Saturday, August 18, 2007

The Medal of Honor is the highest military decoration awarded by the United States. It is often colloquially referred to as the Congressional Medal of Honor because the President presents the award "in the name of the Congress".

The Medal of Honor has evolved in appearance since its creation in 1862. The present Army medal consists of a gold star surrounded by a wreath, topped by an eagle on a bar inscribed with the word "Valor." The medal is attached by a hook to a light blue moired silk neckband that is 1 3⁄16 inches in width and 21¾ inches in length.

On October 23, 2003, Pub.L. 107-248 was enacted, modifying 36 U.S.C. § 903, authorizing a Medal of Honor flag to be presented to recipients of the decoration.

There are two distinct means for awarding the Medal of Honor. The first and most common is nomination by a service member in the chain of command, followed by approval at each level of command. The other method is nomination by a member of Congress (generally at the request of a constituent) and approval by a special act of Congress. In either case, the Medal of Honor is presented by the President on behalf of the Congress. Although commonplace, The law authorizing the society has since been transferred to Title 36, Chapter 405 of the U.S. Code.

Awarding the medal
A year after President Abraham Lincoln signed Public Resolution 82 into law on December 21, 1861, a similar resolution for the Army was passed. Six Union soldiers who hijacked the General, a Confederate locomotive were the first recipients. Raid leader James J. Andrews, a civilian hanged as a Union spy, did not receive the medal because it was originally awarded only to enlisted men. Army officers first received them in 1891 and Naval officers in 1915. Many Medals of Honor awarded in the 19th century were associated with saving the flag, not just for patriotic reasons, but because the flag was a primary means of battlefield communication. During the Civil War, no other military award was authorized, which explains some of the less notable actions that were recognized by the Medal of Honor. The criteria for award tightened after World War I. In the post-World War II era, many eligible recipients might instead have been awarded a Silver Star, Navy Cross or similar award.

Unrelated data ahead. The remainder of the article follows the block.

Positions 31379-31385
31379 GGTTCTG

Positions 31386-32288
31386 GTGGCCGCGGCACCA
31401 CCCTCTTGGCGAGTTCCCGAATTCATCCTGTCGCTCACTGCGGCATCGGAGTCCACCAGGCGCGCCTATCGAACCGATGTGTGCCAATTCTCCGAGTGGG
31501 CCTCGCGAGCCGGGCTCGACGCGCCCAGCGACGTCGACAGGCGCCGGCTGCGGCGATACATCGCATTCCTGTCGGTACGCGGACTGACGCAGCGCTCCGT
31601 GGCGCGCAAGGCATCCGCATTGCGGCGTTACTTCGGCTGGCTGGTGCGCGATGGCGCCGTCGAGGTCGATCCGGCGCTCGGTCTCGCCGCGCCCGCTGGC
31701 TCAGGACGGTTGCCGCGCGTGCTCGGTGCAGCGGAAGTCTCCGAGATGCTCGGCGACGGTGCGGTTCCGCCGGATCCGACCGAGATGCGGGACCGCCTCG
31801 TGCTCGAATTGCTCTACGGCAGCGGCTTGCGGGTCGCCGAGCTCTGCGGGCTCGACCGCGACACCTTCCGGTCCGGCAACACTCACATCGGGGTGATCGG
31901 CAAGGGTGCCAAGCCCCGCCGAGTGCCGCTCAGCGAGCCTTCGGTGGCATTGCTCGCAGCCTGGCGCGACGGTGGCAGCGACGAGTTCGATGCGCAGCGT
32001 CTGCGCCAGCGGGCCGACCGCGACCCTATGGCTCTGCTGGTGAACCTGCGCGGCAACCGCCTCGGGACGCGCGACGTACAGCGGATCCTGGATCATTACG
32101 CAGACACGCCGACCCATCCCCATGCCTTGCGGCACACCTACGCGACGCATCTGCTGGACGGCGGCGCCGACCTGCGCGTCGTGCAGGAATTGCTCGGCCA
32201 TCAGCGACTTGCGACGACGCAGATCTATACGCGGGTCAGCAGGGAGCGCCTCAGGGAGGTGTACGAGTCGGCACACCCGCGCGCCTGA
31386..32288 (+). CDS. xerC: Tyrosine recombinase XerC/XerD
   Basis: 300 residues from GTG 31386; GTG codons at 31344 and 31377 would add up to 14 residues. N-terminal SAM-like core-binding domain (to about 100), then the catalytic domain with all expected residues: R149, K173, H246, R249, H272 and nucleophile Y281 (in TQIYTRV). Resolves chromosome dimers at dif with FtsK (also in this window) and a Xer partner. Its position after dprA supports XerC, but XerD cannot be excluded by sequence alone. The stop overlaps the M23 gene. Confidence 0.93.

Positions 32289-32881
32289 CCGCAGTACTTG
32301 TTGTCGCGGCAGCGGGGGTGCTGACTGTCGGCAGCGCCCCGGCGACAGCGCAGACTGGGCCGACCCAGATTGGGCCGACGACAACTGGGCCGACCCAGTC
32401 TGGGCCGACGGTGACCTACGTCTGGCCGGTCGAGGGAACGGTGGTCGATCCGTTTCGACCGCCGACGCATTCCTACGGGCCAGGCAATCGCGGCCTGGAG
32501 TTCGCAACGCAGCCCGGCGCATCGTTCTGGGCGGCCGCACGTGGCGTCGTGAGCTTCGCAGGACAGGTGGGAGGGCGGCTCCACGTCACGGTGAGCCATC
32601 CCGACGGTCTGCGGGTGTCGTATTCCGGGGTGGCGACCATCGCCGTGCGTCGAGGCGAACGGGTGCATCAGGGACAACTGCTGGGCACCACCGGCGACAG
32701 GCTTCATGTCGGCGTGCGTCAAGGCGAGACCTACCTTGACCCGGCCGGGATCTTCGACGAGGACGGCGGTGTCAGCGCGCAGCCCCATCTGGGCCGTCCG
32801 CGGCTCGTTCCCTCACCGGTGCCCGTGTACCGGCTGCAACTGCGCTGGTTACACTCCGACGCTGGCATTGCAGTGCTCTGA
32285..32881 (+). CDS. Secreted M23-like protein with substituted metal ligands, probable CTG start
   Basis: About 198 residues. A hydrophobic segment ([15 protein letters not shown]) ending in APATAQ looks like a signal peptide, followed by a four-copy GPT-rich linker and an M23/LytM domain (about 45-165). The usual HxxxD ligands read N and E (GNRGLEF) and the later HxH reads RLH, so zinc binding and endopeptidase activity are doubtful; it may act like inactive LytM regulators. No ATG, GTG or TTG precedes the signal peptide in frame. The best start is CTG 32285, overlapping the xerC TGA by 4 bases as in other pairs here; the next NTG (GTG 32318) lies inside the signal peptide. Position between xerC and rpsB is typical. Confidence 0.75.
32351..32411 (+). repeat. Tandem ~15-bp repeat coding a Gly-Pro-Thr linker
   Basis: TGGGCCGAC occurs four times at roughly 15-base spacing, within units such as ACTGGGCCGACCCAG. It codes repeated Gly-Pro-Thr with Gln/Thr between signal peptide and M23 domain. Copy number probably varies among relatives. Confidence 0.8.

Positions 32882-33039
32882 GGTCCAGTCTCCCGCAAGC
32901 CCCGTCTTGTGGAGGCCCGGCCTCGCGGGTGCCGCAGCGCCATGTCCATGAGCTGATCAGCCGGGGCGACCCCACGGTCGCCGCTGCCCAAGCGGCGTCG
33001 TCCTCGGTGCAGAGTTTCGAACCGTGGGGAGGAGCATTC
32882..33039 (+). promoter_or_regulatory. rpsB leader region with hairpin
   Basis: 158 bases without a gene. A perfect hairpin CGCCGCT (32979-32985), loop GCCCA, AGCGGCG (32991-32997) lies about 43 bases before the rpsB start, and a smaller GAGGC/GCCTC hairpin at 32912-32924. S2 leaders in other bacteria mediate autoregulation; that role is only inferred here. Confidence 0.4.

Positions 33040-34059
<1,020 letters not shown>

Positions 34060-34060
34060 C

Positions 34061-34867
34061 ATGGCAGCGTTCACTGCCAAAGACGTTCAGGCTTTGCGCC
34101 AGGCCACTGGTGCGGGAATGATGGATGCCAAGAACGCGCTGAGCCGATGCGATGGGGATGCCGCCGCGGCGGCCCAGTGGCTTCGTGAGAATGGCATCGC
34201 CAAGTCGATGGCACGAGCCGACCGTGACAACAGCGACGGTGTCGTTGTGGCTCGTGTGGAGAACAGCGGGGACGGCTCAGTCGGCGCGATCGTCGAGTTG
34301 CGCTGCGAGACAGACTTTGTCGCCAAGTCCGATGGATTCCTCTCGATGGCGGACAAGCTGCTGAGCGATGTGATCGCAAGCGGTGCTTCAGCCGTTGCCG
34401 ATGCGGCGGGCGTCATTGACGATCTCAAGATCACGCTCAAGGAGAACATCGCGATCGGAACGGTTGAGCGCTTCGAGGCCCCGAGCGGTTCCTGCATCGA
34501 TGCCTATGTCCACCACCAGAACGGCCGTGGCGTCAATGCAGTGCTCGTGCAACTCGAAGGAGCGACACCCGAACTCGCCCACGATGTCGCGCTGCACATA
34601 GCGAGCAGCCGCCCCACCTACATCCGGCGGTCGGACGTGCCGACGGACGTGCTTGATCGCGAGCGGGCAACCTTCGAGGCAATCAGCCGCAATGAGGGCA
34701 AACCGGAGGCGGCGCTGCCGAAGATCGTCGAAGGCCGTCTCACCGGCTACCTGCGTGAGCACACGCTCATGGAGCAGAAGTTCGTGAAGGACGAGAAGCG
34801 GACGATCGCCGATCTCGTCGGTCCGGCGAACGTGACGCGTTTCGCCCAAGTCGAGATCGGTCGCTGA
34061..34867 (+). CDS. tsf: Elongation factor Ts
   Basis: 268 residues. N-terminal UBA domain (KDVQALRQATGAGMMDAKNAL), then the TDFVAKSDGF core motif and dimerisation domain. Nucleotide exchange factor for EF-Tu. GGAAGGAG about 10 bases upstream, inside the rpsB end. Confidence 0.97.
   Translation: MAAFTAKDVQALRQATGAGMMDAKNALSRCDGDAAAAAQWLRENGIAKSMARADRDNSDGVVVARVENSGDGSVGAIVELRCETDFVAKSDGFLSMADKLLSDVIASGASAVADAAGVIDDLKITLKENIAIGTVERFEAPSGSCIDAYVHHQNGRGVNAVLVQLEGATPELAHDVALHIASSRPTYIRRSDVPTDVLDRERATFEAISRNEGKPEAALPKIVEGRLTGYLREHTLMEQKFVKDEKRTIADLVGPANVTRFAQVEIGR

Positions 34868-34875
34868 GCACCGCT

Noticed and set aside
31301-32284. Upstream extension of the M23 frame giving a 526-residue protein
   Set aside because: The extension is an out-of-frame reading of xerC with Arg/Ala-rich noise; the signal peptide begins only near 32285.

During the Civil War, Secretary of War Edwin M. Stanton promised a Medal of Honor to every man in the 27th Regiment, Maine Infantry who extended his enlistment beyond the agreed upon date. Many stayed four days extra, and then were discharged. Due to confusion, Stanton awarded a Medal of Honor to all 864 men in the regiment.

The U.S. Army Medal of Honor was first authorized by a joint resolution of Congress on July 12, 1862. The specific authorizing statute was 10 U.S.C. § 3741, effective January 26, 1998:
Later authorizations created similar medals for other branches of the service.
The Medal of Honor confers special privileges on its recipients, both by tradition and by law. By tradition, all other soldiers, sailors, Marines, and airmen—even higher-ranking officers up to the President of the United States—initiate the salute. In the event of an officer encountering an enlisted member of the military who has been awarded the Medal of Honor, officers by tradition salute not the person, but the medal itself, thus attempting to time their salute to coincide with the enlisted members'. By law, recipients have several benefits: Medal of HonorMedal of Honor Authority and privileges
Until late 2006, the Medal of Honor was the only service decoration singled out in federal law to protect it from being imitated or privately sold. The Stolen Valor Act of 2005, enacted December 20, 2006, extended some of these protections to other military awards as well.

The following United States decorations bear similar names to the Medal of Honor, but are separate awards with different criteria for issuance.
Several United States law enforcement decorations also bear the name "Medal of Honor". The Public Safety Officer Medal of Valor, established by Congress in 2001, "the highest national award for valor by a public safety officer", is also awarded by the President,

Cardenas Medal of Honor: decoration of the Revenue Cutter Service, merged into the United States Coast Guard
Chaplain's Medal of Honor: awarded posthumously for a single action to four recipients
Congressional Gold Medal
Congressional Space Medal of Honor: despite its name, not equal to the Medal of Honor
Presidential Medal of Freedom

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